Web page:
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Searching For Common Ground

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As a pediatrician, I enjoy dozens of cheerful encounters with children and their parents every day. By continuing to entrust me with the health care of their children, I assume these parents likewise enjoy these encounters.

Each day, I meet with families from an amazing diversity of ethnic, religious, educational and economic backgrounds. Private political beliefs are nearly always left at the door. How blissfully ignorant we are, these families and I, and how well we all get along!

Human nature being what it is, I wonder were I to know the political beliefs of the parents of my patients, would I communicate differently with some of them? Would I spend as much time with them? I'd like to think I would continue to treat everyone exactly the same. But would some parents, once learning of my political beliefs, wish to no longer entrust me with their children? Sadly, I suspect so. Corrosive can be the effect and fatal the result of partisanship on relationships.

Daily as I read in the editorial pages and hear on the radio all of the back and forth sniping between those on opposing sides of our national debates, I consider how unfortunate it is that people get along best when unaware of each other's beliefs. Would those taking vicious shots at one another across pages and airwaves in fact get along - as neighbors, co-workers, or fellow members of a congregation - if blissfully ignorant of each other's political beliefs? Sadly, again, I suspect largely so.

As Americans, it seems in some ways our bounty is our curse. In this land of plenty, we are not forced to work together out of necessity or thrift. As a result, our distrust of each other forces us into conversations only with others like us. Our ignorance of each other misleads us into assigning easy categorizations and cartoonish stereotypes to those whom we do not personally know.

Our mental filing cabinets in America today seem to have only two drawers, labeled "those who think like us", and "those who do not". Those who think like us earn our uncritical admiration and our unbending ear. Those who do not are just filed away, and never listened to again.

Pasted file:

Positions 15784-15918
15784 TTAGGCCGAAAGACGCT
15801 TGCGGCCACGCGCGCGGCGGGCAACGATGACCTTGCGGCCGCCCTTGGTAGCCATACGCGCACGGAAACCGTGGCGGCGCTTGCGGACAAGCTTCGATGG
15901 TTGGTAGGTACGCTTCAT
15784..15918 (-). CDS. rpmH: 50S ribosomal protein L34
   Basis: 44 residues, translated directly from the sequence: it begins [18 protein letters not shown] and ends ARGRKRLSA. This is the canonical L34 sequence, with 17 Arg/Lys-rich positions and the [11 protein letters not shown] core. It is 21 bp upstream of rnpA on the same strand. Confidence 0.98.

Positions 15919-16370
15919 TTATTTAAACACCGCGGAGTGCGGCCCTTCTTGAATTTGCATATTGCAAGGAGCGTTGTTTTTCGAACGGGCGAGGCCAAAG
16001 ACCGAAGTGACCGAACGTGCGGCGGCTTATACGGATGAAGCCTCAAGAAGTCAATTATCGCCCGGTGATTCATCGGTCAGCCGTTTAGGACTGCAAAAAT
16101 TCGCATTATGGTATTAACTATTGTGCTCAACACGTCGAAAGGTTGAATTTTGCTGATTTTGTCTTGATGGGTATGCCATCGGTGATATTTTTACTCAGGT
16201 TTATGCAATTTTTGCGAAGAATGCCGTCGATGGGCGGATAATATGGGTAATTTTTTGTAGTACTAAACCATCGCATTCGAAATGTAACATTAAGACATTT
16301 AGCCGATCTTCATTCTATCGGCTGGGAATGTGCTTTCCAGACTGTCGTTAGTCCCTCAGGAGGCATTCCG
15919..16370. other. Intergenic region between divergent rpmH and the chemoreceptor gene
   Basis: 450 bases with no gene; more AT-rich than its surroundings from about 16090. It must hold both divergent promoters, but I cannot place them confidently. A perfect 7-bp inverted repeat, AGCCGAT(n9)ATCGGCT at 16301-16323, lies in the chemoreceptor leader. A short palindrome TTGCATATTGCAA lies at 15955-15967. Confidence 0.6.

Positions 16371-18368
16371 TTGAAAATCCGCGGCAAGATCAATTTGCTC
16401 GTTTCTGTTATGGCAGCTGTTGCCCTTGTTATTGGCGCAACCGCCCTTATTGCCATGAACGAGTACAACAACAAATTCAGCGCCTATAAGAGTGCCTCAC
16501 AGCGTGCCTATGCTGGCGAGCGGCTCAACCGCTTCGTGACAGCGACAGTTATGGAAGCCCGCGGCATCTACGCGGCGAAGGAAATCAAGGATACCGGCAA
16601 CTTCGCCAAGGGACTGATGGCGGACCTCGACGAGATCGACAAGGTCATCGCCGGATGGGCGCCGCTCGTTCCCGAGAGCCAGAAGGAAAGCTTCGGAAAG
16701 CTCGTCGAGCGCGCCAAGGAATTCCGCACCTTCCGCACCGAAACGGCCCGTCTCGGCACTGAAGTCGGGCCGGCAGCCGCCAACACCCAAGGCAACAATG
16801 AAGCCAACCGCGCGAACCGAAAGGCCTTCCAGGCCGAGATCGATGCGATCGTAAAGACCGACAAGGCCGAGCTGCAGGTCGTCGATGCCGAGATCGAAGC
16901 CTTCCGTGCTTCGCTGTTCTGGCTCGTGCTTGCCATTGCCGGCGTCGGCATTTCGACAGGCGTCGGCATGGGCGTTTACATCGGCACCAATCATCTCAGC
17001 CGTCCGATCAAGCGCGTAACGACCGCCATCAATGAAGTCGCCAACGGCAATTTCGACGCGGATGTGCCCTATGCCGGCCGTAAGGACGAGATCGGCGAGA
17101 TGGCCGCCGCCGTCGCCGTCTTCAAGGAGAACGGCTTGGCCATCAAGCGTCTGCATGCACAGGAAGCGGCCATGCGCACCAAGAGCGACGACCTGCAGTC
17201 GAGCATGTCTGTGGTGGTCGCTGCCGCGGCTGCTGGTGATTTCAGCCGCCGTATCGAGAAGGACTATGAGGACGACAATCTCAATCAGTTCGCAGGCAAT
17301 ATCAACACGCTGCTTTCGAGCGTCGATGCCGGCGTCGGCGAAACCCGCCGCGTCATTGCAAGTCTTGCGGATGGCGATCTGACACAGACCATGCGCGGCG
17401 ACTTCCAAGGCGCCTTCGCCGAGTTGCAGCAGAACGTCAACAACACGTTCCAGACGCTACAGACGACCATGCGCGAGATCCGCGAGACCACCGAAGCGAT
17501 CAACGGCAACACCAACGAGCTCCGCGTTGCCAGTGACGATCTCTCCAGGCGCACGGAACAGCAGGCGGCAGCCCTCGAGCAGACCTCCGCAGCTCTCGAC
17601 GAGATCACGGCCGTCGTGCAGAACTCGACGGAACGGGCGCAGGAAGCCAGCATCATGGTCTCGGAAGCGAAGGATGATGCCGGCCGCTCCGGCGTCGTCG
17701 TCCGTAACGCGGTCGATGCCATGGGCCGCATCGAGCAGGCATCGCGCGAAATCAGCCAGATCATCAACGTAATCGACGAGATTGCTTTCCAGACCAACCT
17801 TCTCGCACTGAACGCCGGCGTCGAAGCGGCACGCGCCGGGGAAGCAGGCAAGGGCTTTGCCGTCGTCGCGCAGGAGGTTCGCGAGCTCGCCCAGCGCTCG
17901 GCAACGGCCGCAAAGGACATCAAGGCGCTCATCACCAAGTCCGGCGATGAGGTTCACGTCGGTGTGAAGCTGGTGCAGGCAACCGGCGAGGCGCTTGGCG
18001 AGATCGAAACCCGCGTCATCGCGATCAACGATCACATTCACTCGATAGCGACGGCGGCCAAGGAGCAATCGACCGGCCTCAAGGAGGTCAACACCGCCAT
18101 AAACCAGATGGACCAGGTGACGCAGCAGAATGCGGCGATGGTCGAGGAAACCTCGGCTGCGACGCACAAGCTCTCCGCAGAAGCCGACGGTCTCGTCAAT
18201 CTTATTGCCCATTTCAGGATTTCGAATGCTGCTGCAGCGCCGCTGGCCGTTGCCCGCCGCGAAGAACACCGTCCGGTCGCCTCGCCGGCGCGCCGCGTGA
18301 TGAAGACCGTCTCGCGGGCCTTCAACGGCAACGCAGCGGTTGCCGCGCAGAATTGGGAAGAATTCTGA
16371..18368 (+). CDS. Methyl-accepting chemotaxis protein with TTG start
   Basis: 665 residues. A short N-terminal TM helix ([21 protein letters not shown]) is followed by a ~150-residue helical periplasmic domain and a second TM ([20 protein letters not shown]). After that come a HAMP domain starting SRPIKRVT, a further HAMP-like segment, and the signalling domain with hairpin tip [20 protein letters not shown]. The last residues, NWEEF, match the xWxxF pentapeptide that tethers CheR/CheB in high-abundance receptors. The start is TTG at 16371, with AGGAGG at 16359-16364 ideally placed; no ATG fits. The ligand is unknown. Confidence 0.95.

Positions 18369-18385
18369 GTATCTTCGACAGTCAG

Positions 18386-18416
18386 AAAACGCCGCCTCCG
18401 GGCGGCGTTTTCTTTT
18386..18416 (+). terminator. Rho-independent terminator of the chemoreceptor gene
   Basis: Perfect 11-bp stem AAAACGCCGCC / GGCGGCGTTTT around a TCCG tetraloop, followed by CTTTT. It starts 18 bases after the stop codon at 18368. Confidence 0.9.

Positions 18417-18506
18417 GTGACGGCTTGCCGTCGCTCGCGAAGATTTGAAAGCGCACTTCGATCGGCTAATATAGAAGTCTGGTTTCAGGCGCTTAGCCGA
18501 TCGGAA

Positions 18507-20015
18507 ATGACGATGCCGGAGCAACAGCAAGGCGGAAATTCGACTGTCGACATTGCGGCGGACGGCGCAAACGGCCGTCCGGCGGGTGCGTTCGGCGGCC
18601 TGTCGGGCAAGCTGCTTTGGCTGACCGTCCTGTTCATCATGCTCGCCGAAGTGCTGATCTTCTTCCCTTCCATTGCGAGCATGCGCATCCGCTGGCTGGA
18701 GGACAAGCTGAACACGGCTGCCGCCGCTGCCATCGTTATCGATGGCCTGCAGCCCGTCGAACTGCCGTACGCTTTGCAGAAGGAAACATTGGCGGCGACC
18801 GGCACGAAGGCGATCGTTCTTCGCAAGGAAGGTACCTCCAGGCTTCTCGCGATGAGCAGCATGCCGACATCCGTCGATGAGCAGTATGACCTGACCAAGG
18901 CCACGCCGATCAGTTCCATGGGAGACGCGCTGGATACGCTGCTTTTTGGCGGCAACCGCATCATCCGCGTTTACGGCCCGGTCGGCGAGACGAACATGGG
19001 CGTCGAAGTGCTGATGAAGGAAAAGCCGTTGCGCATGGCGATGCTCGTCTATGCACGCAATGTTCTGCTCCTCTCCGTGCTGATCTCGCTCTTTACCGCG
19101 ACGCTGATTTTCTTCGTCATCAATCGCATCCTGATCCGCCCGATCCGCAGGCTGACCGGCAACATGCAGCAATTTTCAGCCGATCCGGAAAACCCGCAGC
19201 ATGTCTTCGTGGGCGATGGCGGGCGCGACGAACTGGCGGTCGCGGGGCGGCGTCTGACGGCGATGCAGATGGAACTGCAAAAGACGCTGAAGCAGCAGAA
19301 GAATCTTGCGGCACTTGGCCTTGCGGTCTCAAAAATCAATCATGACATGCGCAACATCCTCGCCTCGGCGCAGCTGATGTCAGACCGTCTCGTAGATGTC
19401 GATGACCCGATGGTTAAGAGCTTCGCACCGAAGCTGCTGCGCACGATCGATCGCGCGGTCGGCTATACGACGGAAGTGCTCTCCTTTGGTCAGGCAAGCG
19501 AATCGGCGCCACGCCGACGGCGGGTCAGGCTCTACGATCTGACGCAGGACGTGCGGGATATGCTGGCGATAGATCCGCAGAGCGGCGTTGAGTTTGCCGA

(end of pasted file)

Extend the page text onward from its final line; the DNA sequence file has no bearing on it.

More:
Americans are thus increasingly paying lip service to the ideals of democracy. We are forgetting that democracy is a thing we do together, else it is not done at all. A democracy invites and tolerates the clash of opinions, and understands its obligation to search for common ground. Indeed, a democracy knows its very survival depends upon it.

Finding common ground requires, first and foremost, releasing our anger; it must be let go; it is doing our nation no good. The clenched fist is an extension of the closed mind. Common ground is reached only through a willingness to listen with a mind that is open. Most importantly for democracy, listening permits the possibility of being listened to.

Agreeing only with those who agree with us changes nothing. A democracy recognizes that there are intelligent people supporting each side of every issue. No one can claim a monopoly on truth. Every truth has an answering truth. There exists no issue facing our nation truly as simple as a choice between two absolutes, never mind what the shrill voices on each side say.

After many years as a physician, working with families of all classes and colors, I've come to realize that people are much more alike than unalike. We all have so much more in common than we have in conflict. Even where we disagree, it is likely that your vision and mine are not so far apart.

So what I hope for most for America in these early days of the 21st century is not a living wage for our growing poor, not health insurance for our growing uninsured, not energy independence from our growing addiction to coal and oil, not reduction of our growing debt, and not the return of a competent and incorruptible government. To be sure, all these are things I do desperately want. But I cannot possibly hope for any of them until as a people we reach out as we once did to those with whom we disagree or only partly agree, in order that we gain a more clear understanding of these and many other growing problems we face together.

Most of our nation's problems will never yield themselves to speedy or simplistic solutions, despite what any pundit or politician tells us, and no political party has all the answers. Call me naïve, but until we Americans let go our contempt for those with whom we disagree, until there are outbreaks of reasonableness in our public discourse, until we begin to discuss our differences and similarities, and until we approach each other and our problems with an open hand and an open mind, America will find itself falling ever more behind in this new century. Corrosive is the effect, and fatal may be the result of partisanship on our nation.
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Todd Huffman is a pediatrician and writer living in Eugene, Oregon. He is a regular contributor to many newspapers and publications throughout the Pacific Northwest.
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